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These Maps Show What Graham-Cassidy Would Mean for Your State

A new report concludes that the Graham-Cassidy proposal would reduce federal funding to states by $215 billion by 2026.
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This morning, Avalere, a health-care consulting firm, released an analysis of the Graham-Cassidy-Heller-Johnson bill, the repeal-and-replace legislation that represents the GOP's last, best shot of dismantling the Affordable Care Act. Against all odds, the bill has been gaining some momentum in recent days, although there remain enough potential holdouts—most notably, John McCain (R-Arizona), Lisa Murkowski (R-Alaska), Susan Collins (R-Maine), and Rand Paul (R-Kentucky)—to kill the bill.

The new Avalere report may give at least some of those holdouts further reason to withhold their support. The report concludes that the Graham-Cassidy proposal would reduce federal funding to states by $215 billion by 2026, and by over $4 trillion by 2036. The legislation would also disproportionately harm certain states by reducing funding for those that expanded Medicaid and/or enrolled large numbers of people in exchange plans, and redistributing that funding to those that did not. Or, in Rand Paul's words, "the formula was just taken arbitrarily out of space—mostly to take money from more Democratic states and give it to Republican states."

The map below, from the Avalere report, illustrates what that would mean for each state in 2026:


Overall, 34 states and Washington, D.C., would see funding cuts, while only 16 states would see funding increases. While blue states like California, New York, Washington, and Oregon would be hard-hit, a number of states represented by Republican senators would also see significant funding declines. Federal funding for Alaska, for example, would decline by 11 percent (or $1 billion) in 2026, as compared to under current law. Likewise, Arizona would see an $11 billion (or 9 percent) decline.

What's more, these funding declines grow over time, since the block grant technically expires in 2026 (although the proposal's advocates argue it could be renewed) and the bill's Medicaid per-capita caps grow more slowly than Medicaid spending itself is expected to grow. The Avalere analysis projects that, by 2036, every state would see a reduction in federal funding, as compared to current law. The map below, also from the report, illustrates federal funding declines between 2020 and 2036:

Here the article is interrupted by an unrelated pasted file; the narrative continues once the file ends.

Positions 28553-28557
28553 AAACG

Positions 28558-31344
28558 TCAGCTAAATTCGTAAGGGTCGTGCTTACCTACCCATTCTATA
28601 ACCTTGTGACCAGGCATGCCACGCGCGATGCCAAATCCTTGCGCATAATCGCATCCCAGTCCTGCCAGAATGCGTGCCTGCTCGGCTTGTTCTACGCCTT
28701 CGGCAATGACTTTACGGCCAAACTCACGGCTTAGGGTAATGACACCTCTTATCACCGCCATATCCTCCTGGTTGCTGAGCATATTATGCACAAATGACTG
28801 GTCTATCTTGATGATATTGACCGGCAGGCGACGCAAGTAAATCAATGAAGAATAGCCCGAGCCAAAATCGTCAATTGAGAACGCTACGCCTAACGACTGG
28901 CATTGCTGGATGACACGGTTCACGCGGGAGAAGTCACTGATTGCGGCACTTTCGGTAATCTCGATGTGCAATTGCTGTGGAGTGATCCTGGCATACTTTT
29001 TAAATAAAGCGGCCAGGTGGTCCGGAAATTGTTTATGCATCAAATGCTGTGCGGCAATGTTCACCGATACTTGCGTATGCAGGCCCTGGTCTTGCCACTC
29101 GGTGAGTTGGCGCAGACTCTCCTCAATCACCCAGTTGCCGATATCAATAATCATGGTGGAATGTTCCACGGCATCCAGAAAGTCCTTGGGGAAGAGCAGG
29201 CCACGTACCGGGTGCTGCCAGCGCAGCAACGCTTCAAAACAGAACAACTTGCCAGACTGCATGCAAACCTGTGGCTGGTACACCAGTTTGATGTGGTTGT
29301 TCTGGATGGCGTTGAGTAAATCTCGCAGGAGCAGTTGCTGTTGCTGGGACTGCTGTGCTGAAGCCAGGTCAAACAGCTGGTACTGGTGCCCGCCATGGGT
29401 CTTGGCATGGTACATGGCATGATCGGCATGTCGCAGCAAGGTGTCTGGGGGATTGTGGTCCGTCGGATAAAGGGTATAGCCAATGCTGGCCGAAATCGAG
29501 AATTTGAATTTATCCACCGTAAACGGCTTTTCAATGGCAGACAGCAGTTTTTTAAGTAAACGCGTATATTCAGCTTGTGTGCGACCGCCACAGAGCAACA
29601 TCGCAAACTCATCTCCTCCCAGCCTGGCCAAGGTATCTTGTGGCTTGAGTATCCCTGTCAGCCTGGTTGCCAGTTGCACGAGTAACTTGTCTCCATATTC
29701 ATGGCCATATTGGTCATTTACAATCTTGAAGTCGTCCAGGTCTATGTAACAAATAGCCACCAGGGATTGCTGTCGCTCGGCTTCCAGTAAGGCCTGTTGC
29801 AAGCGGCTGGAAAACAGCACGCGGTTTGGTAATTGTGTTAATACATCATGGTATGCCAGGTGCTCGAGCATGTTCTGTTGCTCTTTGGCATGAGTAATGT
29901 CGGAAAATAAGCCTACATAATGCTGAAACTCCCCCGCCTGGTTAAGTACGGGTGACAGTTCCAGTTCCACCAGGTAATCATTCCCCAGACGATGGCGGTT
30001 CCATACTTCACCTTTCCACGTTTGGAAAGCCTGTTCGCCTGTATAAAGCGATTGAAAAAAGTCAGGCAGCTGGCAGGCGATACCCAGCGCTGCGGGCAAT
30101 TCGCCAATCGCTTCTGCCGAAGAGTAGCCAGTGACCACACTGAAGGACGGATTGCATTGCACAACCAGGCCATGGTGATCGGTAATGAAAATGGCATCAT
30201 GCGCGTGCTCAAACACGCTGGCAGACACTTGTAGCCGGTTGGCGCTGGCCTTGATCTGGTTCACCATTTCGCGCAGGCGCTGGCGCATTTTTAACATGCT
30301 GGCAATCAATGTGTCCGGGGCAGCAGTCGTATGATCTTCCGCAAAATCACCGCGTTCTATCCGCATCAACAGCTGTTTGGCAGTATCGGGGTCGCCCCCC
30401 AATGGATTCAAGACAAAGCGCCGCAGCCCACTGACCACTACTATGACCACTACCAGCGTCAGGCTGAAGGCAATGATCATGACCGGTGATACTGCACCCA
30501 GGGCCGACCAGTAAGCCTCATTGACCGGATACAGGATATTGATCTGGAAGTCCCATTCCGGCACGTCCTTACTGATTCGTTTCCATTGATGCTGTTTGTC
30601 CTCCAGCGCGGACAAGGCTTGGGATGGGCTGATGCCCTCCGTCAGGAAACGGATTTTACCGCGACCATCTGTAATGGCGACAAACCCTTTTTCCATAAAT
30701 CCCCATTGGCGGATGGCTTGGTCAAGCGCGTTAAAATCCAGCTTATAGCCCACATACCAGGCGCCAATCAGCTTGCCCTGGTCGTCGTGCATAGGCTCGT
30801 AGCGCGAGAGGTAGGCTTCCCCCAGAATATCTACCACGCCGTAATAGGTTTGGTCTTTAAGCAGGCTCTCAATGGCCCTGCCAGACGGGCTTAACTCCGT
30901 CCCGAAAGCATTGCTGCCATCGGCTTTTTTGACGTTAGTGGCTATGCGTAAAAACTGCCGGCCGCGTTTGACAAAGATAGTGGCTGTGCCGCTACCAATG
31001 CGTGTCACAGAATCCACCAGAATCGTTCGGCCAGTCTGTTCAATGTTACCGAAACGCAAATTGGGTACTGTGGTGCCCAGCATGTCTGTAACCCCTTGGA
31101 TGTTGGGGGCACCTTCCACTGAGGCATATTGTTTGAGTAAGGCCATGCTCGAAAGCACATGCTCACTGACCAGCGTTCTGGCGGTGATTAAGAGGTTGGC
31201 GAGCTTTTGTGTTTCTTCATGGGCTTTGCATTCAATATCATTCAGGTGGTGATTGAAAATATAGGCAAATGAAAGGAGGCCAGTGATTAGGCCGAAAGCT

As with previous legislation, this bill would transition federal funding for the Medicaid program, which is currently open-ended, to a capped per-capita system. This change would have dramatic effects for even the traditional Medicaid population, as the chart below illustrates:


By 2036, federal funding for children and adult Medicaid recipients would decline by 31 percent and 37 percent, respectively, as compared to current law.

Because of the tight timeline, the Congressional Budget Office is expected only to produce an analysis of whether the legislation meets reconciliation rules, but not a detailed projection of the legislation's effects on coverage or premiums. The Avalere report also doesn't address these outcomes, but the report's authors did include a reminder of the CBO's previous findings on how these types of waivers would affect those with pre-existing conditions. "CBO previously estimated that similar flexibilities to those in GCHJ would lead to lower average premiums, largely due to the reintroduction of medical underwriting and coverage of fewer services, and potentially higher enrollment in some states," the report's authors write. "However, CBO also projected this flexibility to substantially increase costs of those individuals with significant medical costs and those who would be at risk of medical underwriting."

At this point, the bill's prospects remain murky. There are those aforementioned holdouts, for one thing. And on Tuesday, a bipartisan group of 10 governors sent a letter to Senate leaders opposing the legislation. Health-care industry groups also seem to be virtually united against the proposal. The White House and Senate leadership reportedly expect to spend the remainder of the week lobbying holdouts.